My latest column is up at AND Magazine!
Here is an excerpt:
There is nothing in our world today that is not regulated, legislated, or otherwise controlled by the government in some way. It is no wonder we are constantly told that American capitalism has failed; the Invisible Hand has so much control over so many areas of our lives that it’s almost a wonder private citizens are able to function at all.
But there are consequences of government interventionism that go far beyond private sector capitalism and the ability of private citizens to conduct business. More and more, the puppet-masters in governments from towns to cities to states, and all the way up to the federal government increasingly have a negative impact on the efforts of private charities to have a positive impact on cities and communities across America.
When you get right down to it, there are two ways the government tends to interfere in private charities: directly and indirectly.
It’s hard enough for charities to keep sufficient income coming in during tough economic times; organizations that depend on charitable giving in order to stay afloat can find keeping the doors open to be extra challenging when people have less money to give. But when you add in a high level of economic uncertainty, it becomes even more difficult for charitable organizations to solicit donations or convince even some of the most charitable people to make financial commitments to those organizations dedicated to serving those in need.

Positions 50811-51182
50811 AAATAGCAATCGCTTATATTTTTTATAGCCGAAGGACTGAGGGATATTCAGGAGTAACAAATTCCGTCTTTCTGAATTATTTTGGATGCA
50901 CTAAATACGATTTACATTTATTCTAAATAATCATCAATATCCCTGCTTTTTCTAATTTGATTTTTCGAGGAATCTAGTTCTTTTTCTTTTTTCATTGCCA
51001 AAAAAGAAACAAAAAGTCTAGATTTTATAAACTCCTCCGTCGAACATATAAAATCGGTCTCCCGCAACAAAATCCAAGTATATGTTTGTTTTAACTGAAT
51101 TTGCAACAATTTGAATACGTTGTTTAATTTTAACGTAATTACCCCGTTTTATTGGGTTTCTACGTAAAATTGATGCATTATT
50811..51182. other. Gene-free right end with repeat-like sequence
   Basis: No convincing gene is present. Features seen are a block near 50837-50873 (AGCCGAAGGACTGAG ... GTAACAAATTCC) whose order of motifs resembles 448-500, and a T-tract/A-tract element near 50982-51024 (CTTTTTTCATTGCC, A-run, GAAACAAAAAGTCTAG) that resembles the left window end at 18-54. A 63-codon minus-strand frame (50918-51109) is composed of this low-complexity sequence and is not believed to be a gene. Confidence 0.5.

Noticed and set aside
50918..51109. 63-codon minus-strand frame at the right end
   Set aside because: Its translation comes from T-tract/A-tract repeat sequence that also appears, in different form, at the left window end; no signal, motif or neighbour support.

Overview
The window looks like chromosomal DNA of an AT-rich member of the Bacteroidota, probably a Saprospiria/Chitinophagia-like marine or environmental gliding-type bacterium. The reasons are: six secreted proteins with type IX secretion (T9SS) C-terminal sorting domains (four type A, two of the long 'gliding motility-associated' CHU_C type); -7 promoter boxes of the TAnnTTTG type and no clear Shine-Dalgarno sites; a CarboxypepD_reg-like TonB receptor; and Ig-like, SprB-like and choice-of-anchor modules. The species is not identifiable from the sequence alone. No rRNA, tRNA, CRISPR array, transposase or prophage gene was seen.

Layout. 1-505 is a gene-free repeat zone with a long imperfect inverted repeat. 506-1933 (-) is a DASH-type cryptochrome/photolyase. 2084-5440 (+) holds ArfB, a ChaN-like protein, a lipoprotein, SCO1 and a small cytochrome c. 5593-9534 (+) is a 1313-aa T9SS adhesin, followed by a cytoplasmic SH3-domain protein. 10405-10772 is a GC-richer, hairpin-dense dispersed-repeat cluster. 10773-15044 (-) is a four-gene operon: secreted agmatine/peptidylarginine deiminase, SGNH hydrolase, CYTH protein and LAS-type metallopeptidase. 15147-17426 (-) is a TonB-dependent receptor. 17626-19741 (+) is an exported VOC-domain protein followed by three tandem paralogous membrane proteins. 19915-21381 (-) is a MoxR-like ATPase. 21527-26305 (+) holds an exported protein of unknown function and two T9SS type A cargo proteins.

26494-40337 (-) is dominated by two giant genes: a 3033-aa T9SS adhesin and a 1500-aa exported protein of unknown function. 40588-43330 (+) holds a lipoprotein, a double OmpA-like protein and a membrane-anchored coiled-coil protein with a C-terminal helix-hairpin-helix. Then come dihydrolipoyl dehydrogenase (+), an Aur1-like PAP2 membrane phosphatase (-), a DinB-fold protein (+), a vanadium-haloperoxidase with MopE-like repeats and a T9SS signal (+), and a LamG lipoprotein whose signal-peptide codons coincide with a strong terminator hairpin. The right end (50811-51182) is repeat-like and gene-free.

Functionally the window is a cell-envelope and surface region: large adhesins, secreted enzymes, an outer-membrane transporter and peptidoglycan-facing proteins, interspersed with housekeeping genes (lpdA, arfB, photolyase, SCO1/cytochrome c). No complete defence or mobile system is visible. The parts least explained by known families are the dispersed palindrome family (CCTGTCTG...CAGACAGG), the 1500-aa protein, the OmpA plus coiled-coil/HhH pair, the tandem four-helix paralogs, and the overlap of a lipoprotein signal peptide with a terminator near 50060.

Throw in higher taxes, more regulations – just the kinds of things that make businesses afraid to expand, that make the wealthy afraid to invest – these are the same kinds of factors that make it easier for people to hold on to their money. High gas prices, a shrinking economy, a constant push by the government to displace charitable organizations through welfare and food stamps.
Continue reading here.